The father of countless airline fees is out.
Ben Baldanza, the CEO of low-fare Spirit Airlines, was abruptly fired as the airline that touted low-cost tickets with numerous add-on fees saw share of budget flights drop.
The Florida-based company had been losing money before Baldanza took over in 2006. He then transformed the budget carrier into an even cheaper one, touting $9 tickets (minus taxes and government fees) for one-way flights. The catch was that a passenger would have to pay more for seat assignments, food and drink, boarding passes, carrying luggage on board, and more. Seats were not able to recline so the airline could fit more people into the plane, a move Baldanza called making them “pre-reclined” seats.
The harsh style of leadership was constantly at the forefront for Baldanza, who told people that if they did not like paying the fees, they could fly with someone else. The negative persona did not harm the ousted CEO, in fact it may have emboldened him to create even more animosity. One of his shelves had an email tapped to its side from a passenger who said “I just want to let you know that your company sucks and your policy will run it into the ground.”
While the attitude towards the airline may be popular, it did not hurt the airline as revenue approached two billion annually. But passenger growth has slowed despite passenger availability. With available seats growing by 34 percent, passenger revenue has increased just 1 percent, likely a result of Baldanza’s own success.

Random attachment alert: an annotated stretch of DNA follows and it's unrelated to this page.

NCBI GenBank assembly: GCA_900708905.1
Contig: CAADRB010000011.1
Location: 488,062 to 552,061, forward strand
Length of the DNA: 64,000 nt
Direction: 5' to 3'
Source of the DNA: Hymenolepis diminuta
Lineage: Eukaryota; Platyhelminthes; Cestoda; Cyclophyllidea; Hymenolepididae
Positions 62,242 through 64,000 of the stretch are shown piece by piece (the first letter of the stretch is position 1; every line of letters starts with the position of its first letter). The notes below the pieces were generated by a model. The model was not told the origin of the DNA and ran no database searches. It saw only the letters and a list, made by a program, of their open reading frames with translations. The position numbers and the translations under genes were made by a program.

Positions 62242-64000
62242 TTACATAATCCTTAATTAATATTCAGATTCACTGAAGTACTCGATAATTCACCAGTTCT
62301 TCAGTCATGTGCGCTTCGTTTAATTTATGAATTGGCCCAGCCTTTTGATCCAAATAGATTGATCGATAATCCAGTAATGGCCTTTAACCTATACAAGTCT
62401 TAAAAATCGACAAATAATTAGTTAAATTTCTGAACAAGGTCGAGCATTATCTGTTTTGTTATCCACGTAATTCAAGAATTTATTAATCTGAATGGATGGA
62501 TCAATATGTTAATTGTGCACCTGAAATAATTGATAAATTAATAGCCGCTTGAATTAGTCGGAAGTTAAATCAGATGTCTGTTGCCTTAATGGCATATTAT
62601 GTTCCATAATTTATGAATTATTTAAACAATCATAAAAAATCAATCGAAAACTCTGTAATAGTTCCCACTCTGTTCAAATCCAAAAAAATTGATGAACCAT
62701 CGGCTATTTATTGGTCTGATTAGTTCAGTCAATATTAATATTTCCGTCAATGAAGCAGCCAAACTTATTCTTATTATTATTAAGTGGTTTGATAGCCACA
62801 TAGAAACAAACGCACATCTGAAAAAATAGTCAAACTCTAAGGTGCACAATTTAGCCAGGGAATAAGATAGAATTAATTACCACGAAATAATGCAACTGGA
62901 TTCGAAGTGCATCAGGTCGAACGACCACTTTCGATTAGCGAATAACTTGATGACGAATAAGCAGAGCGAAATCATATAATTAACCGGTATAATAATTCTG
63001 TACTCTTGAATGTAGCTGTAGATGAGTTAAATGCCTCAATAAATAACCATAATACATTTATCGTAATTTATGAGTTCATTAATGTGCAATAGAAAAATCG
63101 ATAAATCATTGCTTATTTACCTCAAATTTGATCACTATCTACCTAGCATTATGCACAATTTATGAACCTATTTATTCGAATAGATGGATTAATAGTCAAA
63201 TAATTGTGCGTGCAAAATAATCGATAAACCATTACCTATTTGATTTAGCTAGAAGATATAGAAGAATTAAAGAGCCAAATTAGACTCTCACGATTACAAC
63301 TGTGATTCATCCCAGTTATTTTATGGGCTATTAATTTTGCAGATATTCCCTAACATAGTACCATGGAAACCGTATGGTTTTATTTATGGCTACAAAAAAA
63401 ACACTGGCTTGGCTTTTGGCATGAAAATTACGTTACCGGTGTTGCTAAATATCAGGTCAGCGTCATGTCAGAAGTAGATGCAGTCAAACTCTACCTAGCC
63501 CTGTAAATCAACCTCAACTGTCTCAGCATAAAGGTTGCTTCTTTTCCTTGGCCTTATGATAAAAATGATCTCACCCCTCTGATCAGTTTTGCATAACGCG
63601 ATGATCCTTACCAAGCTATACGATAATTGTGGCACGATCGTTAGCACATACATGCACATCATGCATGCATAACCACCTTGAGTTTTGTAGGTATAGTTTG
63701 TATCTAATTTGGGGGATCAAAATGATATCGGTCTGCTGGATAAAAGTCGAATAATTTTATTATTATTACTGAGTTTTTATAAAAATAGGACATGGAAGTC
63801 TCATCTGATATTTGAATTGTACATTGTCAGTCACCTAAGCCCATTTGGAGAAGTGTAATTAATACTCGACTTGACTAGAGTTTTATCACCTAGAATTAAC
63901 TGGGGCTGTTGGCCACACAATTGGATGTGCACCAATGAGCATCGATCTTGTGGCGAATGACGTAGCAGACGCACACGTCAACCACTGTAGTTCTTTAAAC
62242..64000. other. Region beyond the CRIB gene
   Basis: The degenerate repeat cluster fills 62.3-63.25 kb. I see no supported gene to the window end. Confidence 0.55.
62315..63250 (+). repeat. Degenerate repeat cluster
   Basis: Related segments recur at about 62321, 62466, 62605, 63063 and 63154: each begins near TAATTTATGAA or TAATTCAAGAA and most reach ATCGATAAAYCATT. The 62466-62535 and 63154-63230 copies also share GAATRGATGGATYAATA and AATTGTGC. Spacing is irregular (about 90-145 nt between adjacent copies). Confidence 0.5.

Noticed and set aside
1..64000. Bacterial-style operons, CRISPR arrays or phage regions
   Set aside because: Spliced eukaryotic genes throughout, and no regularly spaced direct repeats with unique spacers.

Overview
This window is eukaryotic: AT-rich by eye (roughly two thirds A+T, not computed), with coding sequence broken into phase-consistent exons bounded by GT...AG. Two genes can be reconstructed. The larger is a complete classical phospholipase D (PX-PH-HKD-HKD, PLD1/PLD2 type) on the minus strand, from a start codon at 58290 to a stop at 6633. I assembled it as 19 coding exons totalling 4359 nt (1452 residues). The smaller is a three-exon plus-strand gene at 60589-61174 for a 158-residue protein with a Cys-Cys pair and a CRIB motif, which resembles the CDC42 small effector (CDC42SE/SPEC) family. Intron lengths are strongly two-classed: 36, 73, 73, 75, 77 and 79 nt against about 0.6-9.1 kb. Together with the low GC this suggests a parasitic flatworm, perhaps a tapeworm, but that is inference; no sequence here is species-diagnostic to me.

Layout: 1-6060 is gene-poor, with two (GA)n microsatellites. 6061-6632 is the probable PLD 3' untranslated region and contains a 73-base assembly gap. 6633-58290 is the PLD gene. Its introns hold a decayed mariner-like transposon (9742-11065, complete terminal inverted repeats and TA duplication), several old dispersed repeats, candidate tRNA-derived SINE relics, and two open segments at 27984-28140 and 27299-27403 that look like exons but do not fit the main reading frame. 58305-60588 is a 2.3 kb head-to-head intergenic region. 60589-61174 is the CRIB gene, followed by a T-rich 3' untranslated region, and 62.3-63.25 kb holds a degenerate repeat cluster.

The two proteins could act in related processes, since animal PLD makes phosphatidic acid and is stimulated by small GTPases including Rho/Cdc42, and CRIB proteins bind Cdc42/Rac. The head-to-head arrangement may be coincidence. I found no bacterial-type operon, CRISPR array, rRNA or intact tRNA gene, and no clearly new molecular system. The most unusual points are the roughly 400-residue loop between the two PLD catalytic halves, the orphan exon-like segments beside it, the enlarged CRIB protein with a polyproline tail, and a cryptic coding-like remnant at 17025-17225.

Since Spirit has increased the number of fees other airlines have followed suit, with many major carriers using baggage and boarding fees, and the ever-unpopular extended seat space fees. This has resulted in shares in Spirit Airlines, Inc., the parent company, halving in value over the past year.
“Following the tremendous growth and success of Spirit over the last 10 years, the board and I have concluded that this is the right time to implement an orderly succession plan,” Baldanza said in a statement by the airline. In his stead, Robert Fornaro, formerly of AirTran, will take over.
Fornaro was appointed to Spirit’s board in spring 2014. He was CEO of AirTran from 2007 until Southwest Airlines bought them out. He has also worked for US Airways, recently bought by American Airlines, and Northwest Airlines, which has been purchased by Delta Airlines.